vitamin E

0.08 mg

0.4%

fat

0.23 g

0.35%

vitamin K

0.15 µg

0.19%

sodium

1.52 mg

0.06%

cholesterol

0 mg

0%

lycopene

6888.64 µg

carotene-ß

460.56 µg

cryptoxanthin

118.56 µg

lutein-zeaxanthin

12.16 µg

When purchasing a watermelon that has already been sliced into halves or quarters, choose the flesh that is deepest in color and lacks any white streaking. If the watermelon has seeds, the seeds should also be deep in color, or white. Especially if you choose to eat the rind, choose a certified organic melon.

When purchasing a whole, uncut watermelon, choose one that feels heavy for its size with a relatively smooth rind that is slightly dulled on top, with a creamy yellow spot underneath where it was resting on the ground.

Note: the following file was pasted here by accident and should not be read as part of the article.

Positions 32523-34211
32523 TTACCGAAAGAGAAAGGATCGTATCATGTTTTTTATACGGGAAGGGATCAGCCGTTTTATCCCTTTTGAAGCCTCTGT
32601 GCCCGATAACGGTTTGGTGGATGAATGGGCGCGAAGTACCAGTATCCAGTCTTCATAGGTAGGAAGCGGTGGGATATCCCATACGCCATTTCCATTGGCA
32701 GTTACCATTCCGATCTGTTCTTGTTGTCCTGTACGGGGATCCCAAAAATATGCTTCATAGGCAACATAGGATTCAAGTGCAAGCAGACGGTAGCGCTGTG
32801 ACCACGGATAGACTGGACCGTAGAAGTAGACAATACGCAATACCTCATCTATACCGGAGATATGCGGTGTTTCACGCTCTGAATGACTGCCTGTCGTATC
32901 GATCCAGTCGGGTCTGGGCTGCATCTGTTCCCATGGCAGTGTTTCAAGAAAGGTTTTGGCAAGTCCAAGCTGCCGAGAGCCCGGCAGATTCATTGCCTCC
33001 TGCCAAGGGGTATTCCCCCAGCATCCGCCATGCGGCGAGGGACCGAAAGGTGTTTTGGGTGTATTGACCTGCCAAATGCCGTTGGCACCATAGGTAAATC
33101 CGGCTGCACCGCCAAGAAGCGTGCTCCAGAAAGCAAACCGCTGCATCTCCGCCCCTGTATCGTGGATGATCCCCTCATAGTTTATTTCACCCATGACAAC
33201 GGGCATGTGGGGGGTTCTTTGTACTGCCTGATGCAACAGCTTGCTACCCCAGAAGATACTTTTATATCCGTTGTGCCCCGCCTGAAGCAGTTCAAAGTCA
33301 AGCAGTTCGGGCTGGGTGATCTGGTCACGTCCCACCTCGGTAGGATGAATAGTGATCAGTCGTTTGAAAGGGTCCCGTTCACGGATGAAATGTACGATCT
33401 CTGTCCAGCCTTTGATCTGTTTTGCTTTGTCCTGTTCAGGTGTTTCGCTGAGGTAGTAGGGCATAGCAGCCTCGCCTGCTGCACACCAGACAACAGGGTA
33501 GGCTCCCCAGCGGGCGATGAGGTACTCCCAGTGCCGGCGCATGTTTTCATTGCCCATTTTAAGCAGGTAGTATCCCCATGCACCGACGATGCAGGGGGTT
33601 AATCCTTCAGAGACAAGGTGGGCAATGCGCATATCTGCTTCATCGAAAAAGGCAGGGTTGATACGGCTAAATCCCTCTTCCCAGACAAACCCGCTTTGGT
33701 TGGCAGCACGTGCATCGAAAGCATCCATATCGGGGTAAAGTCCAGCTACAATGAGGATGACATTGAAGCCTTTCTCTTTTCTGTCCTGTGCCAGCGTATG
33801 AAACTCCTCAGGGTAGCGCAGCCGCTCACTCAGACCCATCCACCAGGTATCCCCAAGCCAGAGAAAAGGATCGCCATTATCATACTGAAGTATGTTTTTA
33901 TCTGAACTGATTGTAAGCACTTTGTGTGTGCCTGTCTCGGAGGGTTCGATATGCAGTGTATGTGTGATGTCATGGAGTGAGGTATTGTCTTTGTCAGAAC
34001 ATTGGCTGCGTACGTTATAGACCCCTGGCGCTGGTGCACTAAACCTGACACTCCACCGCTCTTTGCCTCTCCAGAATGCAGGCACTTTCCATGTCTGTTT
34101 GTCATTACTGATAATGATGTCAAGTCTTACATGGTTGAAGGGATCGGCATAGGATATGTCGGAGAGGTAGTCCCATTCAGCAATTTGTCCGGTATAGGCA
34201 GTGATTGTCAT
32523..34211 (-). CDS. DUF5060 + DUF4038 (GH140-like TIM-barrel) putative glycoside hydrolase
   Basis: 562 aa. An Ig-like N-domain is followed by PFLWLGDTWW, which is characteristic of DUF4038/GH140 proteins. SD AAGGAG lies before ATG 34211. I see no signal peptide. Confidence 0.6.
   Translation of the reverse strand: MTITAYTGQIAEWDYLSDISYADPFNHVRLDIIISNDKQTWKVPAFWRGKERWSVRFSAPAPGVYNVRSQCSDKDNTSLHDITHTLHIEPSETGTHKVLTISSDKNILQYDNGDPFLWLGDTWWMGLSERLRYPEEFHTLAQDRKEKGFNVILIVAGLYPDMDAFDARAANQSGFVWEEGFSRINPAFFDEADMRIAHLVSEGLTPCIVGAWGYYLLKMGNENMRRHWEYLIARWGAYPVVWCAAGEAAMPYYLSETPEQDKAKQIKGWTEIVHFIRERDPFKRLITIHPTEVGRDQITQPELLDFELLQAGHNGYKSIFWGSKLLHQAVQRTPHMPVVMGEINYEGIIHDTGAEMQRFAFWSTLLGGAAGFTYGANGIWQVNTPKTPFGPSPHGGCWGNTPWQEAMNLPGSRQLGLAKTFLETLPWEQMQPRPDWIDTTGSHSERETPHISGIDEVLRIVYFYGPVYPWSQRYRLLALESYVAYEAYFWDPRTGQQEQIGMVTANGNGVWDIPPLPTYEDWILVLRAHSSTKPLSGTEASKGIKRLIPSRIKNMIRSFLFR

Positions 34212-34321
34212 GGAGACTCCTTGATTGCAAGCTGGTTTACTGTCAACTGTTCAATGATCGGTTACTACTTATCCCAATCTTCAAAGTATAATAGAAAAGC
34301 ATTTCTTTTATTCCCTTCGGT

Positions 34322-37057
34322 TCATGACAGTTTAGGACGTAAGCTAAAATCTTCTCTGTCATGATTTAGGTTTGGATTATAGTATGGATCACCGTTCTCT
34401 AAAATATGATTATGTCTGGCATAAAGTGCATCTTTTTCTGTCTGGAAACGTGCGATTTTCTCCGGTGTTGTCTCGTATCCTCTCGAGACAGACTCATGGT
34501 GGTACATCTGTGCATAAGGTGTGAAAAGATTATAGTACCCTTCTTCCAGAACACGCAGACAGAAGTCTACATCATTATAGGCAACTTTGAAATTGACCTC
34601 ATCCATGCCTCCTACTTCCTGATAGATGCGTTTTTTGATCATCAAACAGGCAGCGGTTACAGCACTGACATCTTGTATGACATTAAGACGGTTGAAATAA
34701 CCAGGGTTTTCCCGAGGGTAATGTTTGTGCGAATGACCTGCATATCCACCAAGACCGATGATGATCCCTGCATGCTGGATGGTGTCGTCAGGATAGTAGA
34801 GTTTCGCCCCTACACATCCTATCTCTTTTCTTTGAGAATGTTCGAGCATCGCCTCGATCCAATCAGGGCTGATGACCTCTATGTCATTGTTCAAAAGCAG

Uncut watermelons are best stored at temperatures of 50-60°F (10–16°C). In many regions, room temperatures will typically be warmer than 60°F and may be less than ideal for whole watermelon storage due to increased risk of decay. Better storage temperatures will typically be found in cellars or basements that are partly or completely below ground level. Avoid contact with high ethylene-producing foods like passion fruit, apples, peaches, pears, and papaya.

Wash the watermelon before cutting it. Due to its large size, you will probably not be able to run it under water in the sink. Instead, wash it with a wet cloth or paper towel. Depending upon the size that you desire, there are many ways to cut a watermelon. The flesh can be sliced, cubed, or scooped into balls. Refrigerate cut watermelon in a sealed, hard plastic or glass container with a lid, in order to best preserve freshness, taste, and juiciness.

Some serving ideas:

  • Purée watermelon, cantaloupe, and kiwifruit; swirl in a little non-dairy yogurt and serve as cold soup